111) h2 uxx + uxxxx + u =u+ 2+β 12 360 Then it is easily checked that the Fourier coefficients of a filtered and unfiltered function are related as am = 1 − 1 2+β m2 h2 − m4 h4 m6 h6 + ∓ ··· 12 360 am .9 β = 100 β = 10 β=5 0. (2.1 0. The next task is to determine. From the figure we see that for small values of β the high-wavenumber content of the Fourier representation is almost 1. at least in a qualitative way.110) but now expressed completely analytically as h6 h4 1 uxxxxxx + · · · . independent of the value of the parameter β. we obtain 2 am = 1 − (1 − cos mh) am .8 response 0. (2. plotted in Fig. the error is given in Eq. (2. There are several ways in which this can be derived. we see that with θ ≡ mh the expansion inside the parentheses is just 2(1 − cos θ). In this case. especially because of the nonlinearities present in Burgers’ equation (and analogous ones in the N.0 0 0 0 20 20 60 40 wavenumber 40 60 80 80 100 100 Figure 2. we will begin by writing the Fourier coefficient corresponding to each term in the expansion given in Eq.6 0. (2.110) which indicates second-order accuracy. so our analysis must reflect this. as β → ∞ we obtain the same result.7 0. We have already implied that the process involves composition of the filter and the discrete solution operator.4 0. TREATMENTS FOR THE CELL-RE PROBLEM AND ALIASING 93 call wavenumber response since we will usually apply the filter spatially.17: Wavenumber response of Shuman filter for various values of filter parameter. as will be apparent. we can see the specific wavenumber response for fixed h. if they are computed directly (as opposed to employing pseudo-time integration) it is possible to apply the filter only once.8 0.17.3 0.3. h = π/N .112) Furthermore. but unlike what was done in our previous analyses we will retain both the time dependence and the nonlinearity because these both are major aspects of the filtering problem. We will again employ Burgers’ equation. Thus.4 β=4 β=3 β=2 0. .–S.6 1 0. the effects of filtering on the numerical solution. 2.0 0.103)). In particular. and as β is increased less of the original Fourier coefficients is removed by the filter. as a function of wavenumber. (2.5 0. am → am ∀ m. for fixed h. at the end of the calculation. (2.2 0. In addition. completely removed—exactly what is needed to treat aliasing (recall Eq.2 0. Here. The wavenumber response shows the effect of the filter on the magnitude of the Fourier coefficients as a function of wavenumber.113) 2+β with scaling such that if there are N grid points. At the same time. We remark that in the case of steady solutions. It is of interest to observe that as h → 0 (or N → ∞). The case of time evolution is more complicated.2.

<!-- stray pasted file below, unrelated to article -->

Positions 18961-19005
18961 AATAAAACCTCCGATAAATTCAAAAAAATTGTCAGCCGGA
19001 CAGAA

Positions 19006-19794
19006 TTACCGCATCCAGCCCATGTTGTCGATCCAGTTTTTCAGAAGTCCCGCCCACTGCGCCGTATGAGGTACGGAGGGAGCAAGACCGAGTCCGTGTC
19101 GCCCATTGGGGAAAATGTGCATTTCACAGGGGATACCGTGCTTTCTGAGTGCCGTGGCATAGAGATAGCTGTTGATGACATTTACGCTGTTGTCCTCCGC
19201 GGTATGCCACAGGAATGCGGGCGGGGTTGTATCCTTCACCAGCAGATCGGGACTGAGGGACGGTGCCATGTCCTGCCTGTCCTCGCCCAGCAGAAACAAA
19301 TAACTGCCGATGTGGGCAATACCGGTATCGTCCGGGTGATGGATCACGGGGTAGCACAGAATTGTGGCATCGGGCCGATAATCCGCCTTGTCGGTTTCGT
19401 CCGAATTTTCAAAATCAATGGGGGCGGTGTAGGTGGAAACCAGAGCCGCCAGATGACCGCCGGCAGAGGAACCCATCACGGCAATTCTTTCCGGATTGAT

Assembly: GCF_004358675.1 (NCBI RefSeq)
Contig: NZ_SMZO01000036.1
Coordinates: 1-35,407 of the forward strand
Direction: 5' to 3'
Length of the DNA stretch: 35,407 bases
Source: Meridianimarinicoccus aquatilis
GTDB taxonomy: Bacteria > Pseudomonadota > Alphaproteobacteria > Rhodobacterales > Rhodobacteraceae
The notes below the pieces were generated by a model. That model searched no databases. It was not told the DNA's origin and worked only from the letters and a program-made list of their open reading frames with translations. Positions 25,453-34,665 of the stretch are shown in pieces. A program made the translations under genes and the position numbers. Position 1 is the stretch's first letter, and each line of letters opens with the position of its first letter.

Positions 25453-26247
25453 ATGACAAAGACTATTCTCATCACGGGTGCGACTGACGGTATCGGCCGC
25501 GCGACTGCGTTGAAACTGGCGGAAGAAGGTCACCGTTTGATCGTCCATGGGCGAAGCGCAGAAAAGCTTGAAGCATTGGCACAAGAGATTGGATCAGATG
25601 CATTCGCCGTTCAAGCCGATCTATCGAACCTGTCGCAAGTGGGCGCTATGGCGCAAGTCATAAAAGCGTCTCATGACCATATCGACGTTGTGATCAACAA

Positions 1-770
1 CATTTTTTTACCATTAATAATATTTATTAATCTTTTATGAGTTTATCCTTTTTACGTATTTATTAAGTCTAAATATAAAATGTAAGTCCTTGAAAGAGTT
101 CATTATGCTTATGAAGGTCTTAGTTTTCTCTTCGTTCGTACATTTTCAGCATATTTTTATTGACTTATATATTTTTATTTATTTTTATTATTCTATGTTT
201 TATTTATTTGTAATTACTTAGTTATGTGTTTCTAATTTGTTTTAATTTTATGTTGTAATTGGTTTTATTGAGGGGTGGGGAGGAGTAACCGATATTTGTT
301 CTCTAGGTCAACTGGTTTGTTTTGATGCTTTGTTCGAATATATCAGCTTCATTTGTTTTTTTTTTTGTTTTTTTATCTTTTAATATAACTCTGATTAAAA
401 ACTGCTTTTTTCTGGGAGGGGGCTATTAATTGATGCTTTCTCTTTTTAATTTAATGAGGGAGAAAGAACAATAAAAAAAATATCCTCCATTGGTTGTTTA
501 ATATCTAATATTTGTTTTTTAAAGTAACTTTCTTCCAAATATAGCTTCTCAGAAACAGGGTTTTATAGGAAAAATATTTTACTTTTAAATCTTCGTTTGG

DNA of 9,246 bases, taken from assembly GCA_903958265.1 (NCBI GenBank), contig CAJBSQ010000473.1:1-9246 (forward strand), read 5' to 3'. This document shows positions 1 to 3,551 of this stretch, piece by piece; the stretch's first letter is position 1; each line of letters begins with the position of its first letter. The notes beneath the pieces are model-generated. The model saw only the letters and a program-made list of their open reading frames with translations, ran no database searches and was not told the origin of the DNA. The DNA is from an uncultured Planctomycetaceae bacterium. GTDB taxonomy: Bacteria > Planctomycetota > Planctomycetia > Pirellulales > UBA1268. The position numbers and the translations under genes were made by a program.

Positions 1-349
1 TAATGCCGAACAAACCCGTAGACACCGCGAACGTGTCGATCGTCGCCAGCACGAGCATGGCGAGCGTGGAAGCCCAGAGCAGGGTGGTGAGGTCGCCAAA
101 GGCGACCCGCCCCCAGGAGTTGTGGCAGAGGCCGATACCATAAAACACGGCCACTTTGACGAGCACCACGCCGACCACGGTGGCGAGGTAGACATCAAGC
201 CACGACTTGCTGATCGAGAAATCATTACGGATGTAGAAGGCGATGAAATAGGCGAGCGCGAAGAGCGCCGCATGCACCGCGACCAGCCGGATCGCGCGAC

equations), it is generally necessary to apply the filter after every time step because new high-wavenumber information will have been generated. For simplicity, we consider a simple forward-Euler integration of Burgers’ equation; that is, the semi-discrete solution operator takes the form un+1 = un + k νun − un 2 xx



where k again denotes a time step (∆t). The first step is to note that because of the composition of discrete solution and filtering operators, the values of un on the right-hand side of this equation must be the filtered ones. Thus, from (2.110) we have, to leading order, un+1 = un + k νun − un 2 xx
n x

h2 n h2 n uxx + k νun + u − = u + xx 2+β 2+β xxxx = un +

h2 n u u + 2+β xx

2 x

h2 n h2 n 2h2 n n h4 uxx + k νun + uxxxx − un 2 + u uxx + un 2 xx 2+β 2+β 2+β (2+β)2 xx



We next regroup terms in powers of the grid spacing h to obtain un+1 = un + k νun − un 2 xx